Abergavenny railway station lies on the Welsh Marches Line from Newport to Hereford. The weekday daytime service pattern typically sees one train per hour in each direction between Manchester Piccadilly and Cardiff Central, with most trains continuing beyond Cardiff to Swansea and west Wales. There is also a two-hourly service between Cardiff and the North Wales Coast Line to Holyhead, via Wrexham General. These services are all operated by Transport for Wales.[64]


The town is located where the A40 trunk road and the A465 Heads of the Valleys road meet.

Notable buildings[edit]

Church of the Holy Trinity

Abergavenny Castle is located strategically just south of the town centre overlooking the River Usk. It was built in about 1067 by the Norman baron Hamelin de Ballon to guard against incursions by the Welsh from the hills to the north and west. All that remains is defensive ditches and the ruins of the stone keep, towers, and part of the curtain wall. It is a Grade I listed building.[65]

Abergavenny Market Hall in 2009

Various markets are held in the Market Hall, for example: Tuesdays, Fridays and Saturdays – retail market; Wednesdays – flea market; fourth Thursday of each month – farmers' market; third Sunday of each month – antique fair; second Saturday of each month – craft fair.[66]

The Church in Wales church of the Holy Trinity is in the Diocese of Monmouth. Holy Trinity Church was consecrated by the Bishop of Llandaff on 6 November 1840. It was originally built as a chapel to serve the adjacent almshouses and the nearby school. It has been Grade II listed since January 1974.

Other listed buildings in the town include the parish Priory Church of St Mary, a medieval and Victorian building that was originally the church of the Benedictine priory founded in Abergavenny before 1100; the sixteenth century Tithe Barn near St Mary's; the Victorian Church of the Holy Trinity; the Grade II* listed St John's Masonic Lodge; Abergavenny Museum; the Public Library; the Town Hall; and the remains of Abergavenny town walls behind Neville Street.[67]

From 1851, the Monmouthshire lunatic asylum, later Pen-y-Fal Hospital, a psychiatric hospital, stood on the outskirts of Abergavenny. Between 1851 and 1950, over 3,000 patients died at the hospital. A memorial plaque for the deceased has now been placed at the site. After closure in the 1990s, its buildings and grounds were redeveloped as housing.[68] Some psychiatric services are now administered from Maindiff Court Hospital on the outskirts of the town, close to the foot of the Skirrid mountain.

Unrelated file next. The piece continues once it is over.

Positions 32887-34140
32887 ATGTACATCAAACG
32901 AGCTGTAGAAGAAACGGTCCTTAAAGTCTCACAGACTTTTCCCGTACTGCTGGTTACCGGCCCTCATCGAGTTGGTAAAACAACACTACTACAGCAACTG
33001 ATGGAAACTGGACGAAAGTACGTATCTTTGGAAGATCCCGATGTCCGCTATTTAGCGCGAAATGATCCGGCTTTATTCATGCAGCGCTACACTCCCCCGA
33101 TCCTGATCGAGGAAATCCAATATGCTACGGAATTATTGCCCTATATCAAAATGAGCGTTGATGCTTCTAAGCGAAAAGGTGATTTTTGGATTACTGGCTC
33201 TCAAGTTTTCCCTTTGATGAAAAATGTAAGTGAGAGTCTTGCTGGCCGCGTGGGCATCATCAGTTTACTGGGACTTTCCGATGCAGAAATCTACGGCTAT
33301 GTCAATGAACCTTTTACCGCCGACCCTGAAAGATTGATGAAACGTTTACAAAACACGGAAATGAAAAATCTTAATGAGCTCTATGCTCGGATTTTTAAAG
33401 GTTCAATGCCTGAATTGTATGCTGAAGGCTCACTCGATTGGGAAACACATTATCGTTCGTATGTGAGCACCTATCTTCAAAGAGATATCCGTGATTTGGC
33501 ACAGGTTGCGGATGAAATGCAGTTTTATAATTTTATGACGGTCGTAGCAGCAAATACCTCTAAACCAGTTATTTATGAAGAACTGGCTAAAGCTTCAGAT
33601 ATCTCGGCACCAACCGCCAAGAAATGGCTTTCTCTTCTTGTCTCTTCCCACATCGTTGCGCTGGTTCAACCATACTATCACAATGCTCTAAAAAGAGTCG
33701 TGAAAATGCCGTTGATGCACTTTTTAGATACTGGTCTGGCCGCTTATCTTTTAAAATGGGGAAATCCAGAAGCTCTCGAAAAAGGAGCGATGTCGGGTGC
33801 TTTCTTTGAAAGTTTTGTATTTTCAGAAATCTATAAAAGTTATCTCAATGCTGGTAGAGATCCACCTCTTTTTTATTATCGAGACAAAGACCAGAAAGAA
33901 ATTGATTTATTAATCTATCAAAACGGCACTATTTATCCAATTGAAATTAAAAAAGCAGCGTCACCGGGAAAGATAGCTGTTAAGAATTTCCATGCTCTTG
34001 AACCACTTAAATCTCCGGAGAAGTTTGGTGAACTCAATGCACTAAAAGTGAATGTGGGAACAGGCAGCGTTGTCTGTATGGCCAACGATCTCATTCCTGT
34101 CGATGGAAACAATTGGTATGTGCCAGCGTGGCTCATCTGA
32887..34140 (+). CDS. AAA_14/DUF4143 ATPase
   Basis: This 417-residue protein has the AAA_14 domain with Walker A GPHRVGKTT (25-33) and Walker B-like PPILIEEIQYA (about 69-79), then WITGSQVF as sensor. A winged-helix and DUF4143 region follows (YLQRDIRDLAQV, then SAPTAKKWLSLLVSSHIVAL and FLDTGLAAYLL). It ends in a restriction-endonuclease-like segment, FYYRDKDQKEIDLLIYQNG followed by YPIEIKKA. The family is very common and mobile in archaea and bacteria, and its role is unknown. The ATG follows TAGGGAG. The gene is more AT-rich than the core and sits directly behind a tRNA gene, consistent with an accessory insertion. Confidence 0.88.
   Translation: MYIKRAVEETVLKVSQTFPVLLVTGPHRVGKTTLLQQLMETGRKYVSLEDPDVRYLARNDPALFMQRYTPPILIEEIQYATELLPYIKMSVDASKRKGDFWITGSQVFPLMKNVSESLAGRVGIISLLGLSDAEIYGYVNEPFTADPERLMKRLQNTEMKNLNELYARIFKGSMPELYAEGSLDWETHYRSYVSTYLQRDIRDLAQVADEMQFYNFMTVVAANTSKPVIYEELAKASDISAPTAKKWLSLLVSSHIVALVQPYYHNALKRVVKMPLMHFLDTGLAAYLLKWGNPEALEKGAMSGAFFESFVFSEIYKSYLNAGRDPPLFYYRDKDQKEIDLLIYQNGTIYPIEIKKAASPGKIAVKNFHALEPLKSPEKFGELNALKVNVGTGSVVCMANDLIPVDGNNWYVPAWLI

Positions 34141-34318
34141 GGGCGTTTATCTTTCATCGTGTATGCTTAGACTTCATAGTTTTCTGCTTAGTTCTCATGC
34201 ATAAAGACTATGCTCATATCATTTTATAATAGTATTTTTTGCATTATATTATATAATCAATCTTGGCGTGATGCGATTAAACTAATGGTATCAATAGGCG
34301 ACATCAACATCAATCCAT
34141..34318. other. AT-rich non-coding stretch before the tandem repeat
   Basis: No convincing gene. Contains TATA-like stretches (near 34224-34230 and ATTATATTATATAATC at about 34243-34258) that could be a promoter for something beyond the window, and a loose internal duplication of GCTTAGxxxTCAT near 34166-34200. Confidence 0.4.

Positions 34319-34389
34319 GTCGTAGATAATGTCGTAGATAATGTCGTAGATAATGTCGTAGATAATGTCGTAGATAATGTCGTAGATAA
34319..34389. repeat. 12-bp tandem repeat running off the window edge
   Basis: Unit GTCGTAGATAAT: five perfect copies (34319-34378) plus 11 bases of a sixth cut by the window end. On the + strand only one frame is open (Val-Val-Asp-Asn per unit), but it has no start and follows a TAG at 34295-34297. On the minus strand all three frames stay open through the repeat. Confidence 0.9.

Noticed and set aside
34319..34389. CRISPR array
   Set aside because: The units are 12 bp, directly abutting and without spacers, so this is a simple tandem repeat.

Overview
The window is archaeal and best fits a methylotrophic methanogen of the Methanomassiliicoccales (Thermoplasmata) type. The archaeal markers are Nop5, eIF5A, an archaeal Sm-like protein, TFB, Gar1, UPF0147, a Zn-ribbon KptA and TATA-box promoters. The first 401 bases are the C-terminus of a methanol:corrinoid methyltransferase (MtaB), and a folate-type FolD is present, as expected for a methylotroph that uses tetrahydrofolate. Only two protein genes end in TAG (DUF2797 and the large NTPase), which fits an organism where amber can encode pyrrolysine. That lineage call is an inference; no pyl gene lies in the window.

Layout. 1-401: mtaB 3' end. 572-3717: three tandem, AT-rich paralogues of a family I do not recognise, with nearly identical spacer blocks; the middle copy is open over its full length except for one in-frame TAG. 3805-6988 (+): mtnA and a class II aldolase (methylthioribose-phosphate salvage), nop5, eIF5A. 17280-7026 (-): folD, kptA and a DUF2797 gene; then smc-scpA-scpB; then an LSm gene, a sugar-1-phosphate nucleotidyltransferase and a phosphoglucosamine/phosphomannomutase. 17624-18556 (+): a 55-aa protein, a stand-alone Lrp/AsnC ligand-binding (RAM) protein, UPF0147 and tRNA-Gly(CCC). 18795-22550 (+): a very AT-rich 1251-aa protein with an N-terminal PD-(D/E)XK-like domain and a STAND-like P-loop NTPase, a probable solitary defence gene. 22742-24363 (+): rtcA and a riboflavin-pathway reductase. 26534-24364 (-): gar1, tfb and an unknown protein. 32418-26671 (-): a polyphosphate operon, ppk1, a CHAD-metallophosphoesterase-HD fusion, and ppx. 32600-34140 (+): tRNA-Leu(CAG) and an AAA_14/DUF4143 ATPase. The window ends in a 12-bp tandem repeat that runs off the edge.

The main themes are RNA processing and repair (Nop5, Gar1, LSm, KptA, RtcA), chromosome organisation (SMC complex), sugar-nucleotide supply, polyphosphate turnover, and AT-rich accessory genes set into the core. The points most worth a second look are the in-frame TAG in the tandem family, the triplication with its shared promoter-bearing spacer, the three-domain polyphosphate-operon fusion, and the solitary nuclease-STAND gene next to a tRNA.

Parks and gardens[edit]

Abergavenny has three public urban parks which are listed on the Register of Parks and Gardens of Special Historic Interest in Wales: the grounds of Abergavenny Castle,[69] Linda Vista Gardens[70] and Bailey Park.[71] A fourth registered garden, at The Hill to the north of the town, forms part of the grounds of a residential development.[72]

Abergavenny from the Monmouthshire Canal with the Skirrid in the centre with its characteristic notched outline (2014)



One of the eleven Victoria Cross medals won at Rorke's Drift was awarded to John Fielding from Abergavenny. He had enlisted under the false name of Williams. One was also awarded for the same action to Robert Jones, born at Clytha between Abergavenny and Raglan. Another Abergavenny-born soldier, Thomas Monaghan received his VC for defending his colonel during the Indian Rebellion. In 1908 following the formation of the Territorial Force the Abergavenny Cadet Corps was formed and affiliated with the 3rd Battalion, The Monmouthshire Regiment. In 1912 the regiment was affiliated with the new formed 1st Cadet Battalion, The Monmouthshire Regiment.[74]

Notable people[edit]

See also Category:People from Abergavenny

See also[edit]


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External links[edit]